It's time to mend boats

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Right hour: Repair work on boats under way along the Cuddalore coastline.
Right hour: Repair work on boats under way along the Cuddalore coastline.

Special Correspondent

CUDDALORE: The sound of mechanised tools cutting into wood and polishing surface is being heard at select fish landing centres along the Cuddalore coastline. With the 45-day fishing holiday in force, carpenters are working overtime to repair damaged wooden frames and panels of boats.

Hundreds of trawlers and mechanised boats are idling along the coast and it is the ideal time for the owners to mend their boats and fishing nets. M. Subramani, a trawler operator at the Old Town area, said that the fishing crafts need periodical maintenance to tackle the corrosive nature of seawater. Fishermen generally allocate a portion of their earnings for the task.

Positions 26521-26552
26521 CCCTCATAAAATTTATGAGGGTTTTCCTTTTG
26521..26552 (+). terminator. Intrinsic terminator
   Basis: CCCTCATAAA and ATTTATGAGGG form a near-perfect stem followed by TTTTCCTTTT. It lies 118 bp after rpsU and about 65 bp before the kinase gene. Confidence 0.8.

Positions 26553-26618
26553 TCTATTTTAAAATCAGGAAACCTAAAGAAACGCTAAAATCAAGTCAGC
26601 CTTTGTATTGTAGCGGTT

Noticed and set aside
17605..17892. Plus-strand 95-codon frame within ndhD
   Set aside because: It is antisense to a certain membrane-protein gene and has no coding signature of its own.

Many carpenters have put up tents at places such as the Cuddalore Port area, Sellankuppam and Panchayankuppam. They mostly work on mahogany and neem wood, which would withstand the pounding of waves and the corrosive nature of seawater. K. Balu, a senior carpenter, said that repair works ought to be done deftly without leaving even a hairline gap or a weak spot in the craft structure.

According to sources, the daily wages of the carpenters, which is usually between Rs. 300 and Rs. 400, would be between Rs. 400 and Rs. 500 during the fishing holiday. The boat owners would also have to offer incentives to retain the workforce. Most of the carpenters would prefer building new boats, and, therefore it would be difficult to engage them in small repair works, sources said.

The owners also spend a lot of money on painting their boats and mending their fishing nets, the latter being an intricate and time consuming job.




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